One of the most fascinating developments for me has been the success of the e-book.  I think that science fiction writers really missed the boat in predicting the effect that would have on the 21st century.  Being able to carry around a library load of literature in my back pocket has restimulated my interest in reading literature, and it has the potential to bring more exposure to the written world to people who traditionally have had less access to it.  No longer do people have to lug around multiple boxes of heavy wood pulp around every time they move.  We had 16 boxes of books (not counting comics) the last time we moved – 16 big, miserable, heavy boxes of books for my aging back to lug onto and off of a truck.  We still have almost all of those books (*SHUDDER*) but I now have a library of comparable size that I can slip into a coat pocket.  Many of our current books are, of course, old friends, and I would no more think of discarding them than chopping off an arm.  And of course our decor is focused on books, with plenty of book shelves for their display.

Still, I think the current trend towards e-books is an amazing and empowering one.  Those of us who are bibliophiles remember the quandry we had at the library as kids (and sometimes have now as adults) – “How many books can I successfully manage to get home?”  With e-books that will be considerably less of a problem.  And e-books have all sorts of wonderful search and annotation tools that can be used, and later deleted if desired, without damaging the actual manuscript.  Many, though not all of the classics are now available online – many for free.  Have that sudden desire to read “Finnigan’s Wake”?  You don’t have to plod down to your local book store or library – you can download it right from your bed, without ever disturbing the cat!  Make some tea, and by the time you are done, the vexatious novel will be right there waiting for you, and in a variety of fonts and type sizes for those of us with ageing eyes.

But, as previously mentioned, books are also part of the decor of one’s house.  They are a form of ornamentation meant to be put on display, to be not only read but also admired by visitors, and to stand as a declaration of one’s literacy and the depth and breadth of one’s interests.  I am reminded of those fake books people put on bookshelves to look well-read.  What will one do, I wonder, with all that bookshelf space when everything moves to e-books?  Will there be a specialty printing market that makes inexpensive, biodegradable book covers for the books you have in e-format, so that you can still display your depth and breadth of knowledge?  Or maybe it will just be a wallpaper for your public access screen at home, cycling through illustrations of book covers that don’t actually exist to show off your vitual “library”.  Maybe access to literature will become so universal, so expected, that books as decorations will largely cease to exist (other than some few that will be held onto as classics).

I love my Kindle.  But I am not going to be shoveling the books out the door anytime soon.

366 in 16: February 6 – “Let the Sun Shine In!”

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See what I did there?  I’m ourside – in the sun!

So, a follow up on the previous post – what it feels like to come out of depression.

It’s like breathing crisp spring air at sunrise.

It really is quite a glorious thing. It’s freedom.  Of course, I know that the depression will be back, and it will knock me on my ass again sooner or later, but for the moment I’m free!  I can walk around and do stuff and go out among people and write e-mails and do photodoodles!  Woo hoo!  Look Geppetto, I’m no longer made of wood – I’m a real boy!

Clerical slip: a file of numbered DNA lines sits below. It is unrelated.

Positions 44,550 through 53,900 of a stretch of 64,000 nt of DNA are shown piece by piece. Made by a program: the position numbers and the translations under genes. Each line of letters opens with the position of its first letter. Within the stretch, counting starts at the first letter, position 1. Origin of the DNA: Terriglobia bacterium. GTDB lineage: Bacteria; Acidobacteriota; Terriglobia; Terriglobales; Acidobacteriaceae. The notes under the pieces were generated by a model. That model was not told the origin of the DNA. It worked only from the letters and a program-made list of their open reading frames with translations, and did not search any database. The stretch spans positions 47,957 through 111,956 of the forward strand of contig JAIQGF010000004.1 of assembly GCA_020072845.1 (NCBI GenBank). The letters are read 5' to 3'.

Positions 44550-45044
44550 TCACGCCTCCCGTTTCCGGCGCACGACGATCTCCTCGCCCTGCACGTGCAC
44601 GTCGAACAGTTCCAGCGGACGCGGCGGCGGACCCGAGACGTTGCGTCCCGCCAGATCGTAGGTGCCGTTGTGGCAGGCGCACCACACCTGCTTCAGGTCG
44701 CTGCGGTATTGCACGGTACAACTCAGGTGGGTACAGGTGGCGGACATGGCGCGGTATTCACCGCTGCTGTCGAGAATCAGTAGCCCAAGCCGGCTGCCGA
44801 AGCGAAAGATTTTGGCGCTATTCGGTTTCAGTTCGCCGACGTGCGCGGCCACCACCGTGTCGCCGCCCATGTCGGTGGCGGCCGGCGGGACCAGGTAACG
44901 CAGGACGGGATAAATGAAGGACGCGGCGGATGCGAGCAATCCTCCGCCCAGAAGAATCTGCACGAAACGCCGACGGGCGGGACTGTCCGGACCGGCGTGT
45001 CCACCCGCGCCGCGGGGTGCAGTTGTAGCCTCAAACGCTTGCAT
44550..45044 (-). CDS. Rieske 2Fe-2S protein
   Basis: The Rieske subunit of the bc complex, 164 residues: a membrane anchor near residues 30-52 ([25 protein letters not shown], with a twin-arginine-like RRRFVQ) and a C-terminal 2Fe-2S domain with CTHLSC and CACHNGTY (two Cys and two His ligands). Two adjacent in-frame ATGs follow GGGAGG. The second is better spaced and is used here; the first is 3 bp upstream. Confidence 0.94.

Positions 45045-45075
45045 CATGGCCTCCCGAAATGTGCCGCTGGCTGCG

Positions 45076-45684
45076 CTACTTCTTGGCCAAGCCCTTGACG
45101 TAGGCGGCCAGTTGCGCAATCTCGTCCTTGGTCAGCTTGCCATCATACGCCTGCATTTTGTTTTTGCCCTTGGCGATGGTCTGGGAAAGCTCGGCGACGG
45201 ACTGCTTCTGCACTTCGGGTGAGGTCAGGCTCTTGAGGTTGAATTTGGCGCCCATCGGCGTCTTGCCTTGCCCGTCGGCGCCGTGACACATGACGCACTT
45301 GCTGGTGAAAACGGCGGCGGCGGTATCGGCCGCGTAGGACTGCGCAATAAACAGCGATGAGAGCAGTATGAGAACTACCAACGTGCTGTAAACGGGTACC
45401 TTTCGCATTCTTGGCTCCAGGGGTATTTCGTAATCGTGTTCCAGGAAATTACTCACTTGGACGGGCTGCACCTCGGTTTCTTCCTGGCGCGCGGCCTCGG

It feels a bit like mania, though it isn’t*.  All of a sudden I have energy again, interest in my surroundings, the ability to make plans that have more far reaching effects than getting to the bathroom and back.  I can make shopping lists and do laundry (and even remember to get it in the dryer afterwards!) I notice real, concrete differences between day and night.  It’s really quite incredible for me.

There is also the sudden realization that a day or two days or some larger amount of time has gone past with no memory.  The recording of my life starts to get sketchy after awhile since hours, sometimes days (occasionally weeks) go past without much being remembered or generating any memory apart from generic misery.  Makes it a bit awkward sometimes – its difficult to answer some questions that most people find easy, like “how are you?” and “What went on with you this week?”  But oh, the glory of actually CARING about questions like that!  Actually SEEING the color of berries or leaves or sky and thinking “that’s pretty!” instead of just dully registering them in passing!  TASTING food!  Taking pleasure in writing or taking photos or doing photodoodles!

And I can feel love – both incoming and outgoing!  My wife becomes beautiful again!  I am entranced by the look of her, the sound of her, the way she feels and smells.  It’s like falling in love all over again!  And like falling in love all over again, I once again feel shy and awkward and unworthy.  I want to write her poetry again.**

Music – yes, music!  I want to listen to Wall of Voodoo, the Ramones, The Beat (of course!) and not Nine Inch Nails, Skinny Puppy,  or Ministry (well, except for Jesus Built My Hotrod)  Music both informs and influences my mood to a great extent.  A great indicator of an impending crash is a sudden urge to listen to NIN and The Cure.  One reason that I like Ska, particularly the old two-tone stuff, is that it is generally bright and happy dance music – it’s good for me.

So today, I’m happy!

 

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*I had a couple of manic episodes way back when they were adjusting my antidepressants,

**You know, that isn’t a bad idea actually.  Celebrate the end of a bout of depression by writing Sophie poetry.  I’ve been meaning to work on my tanka.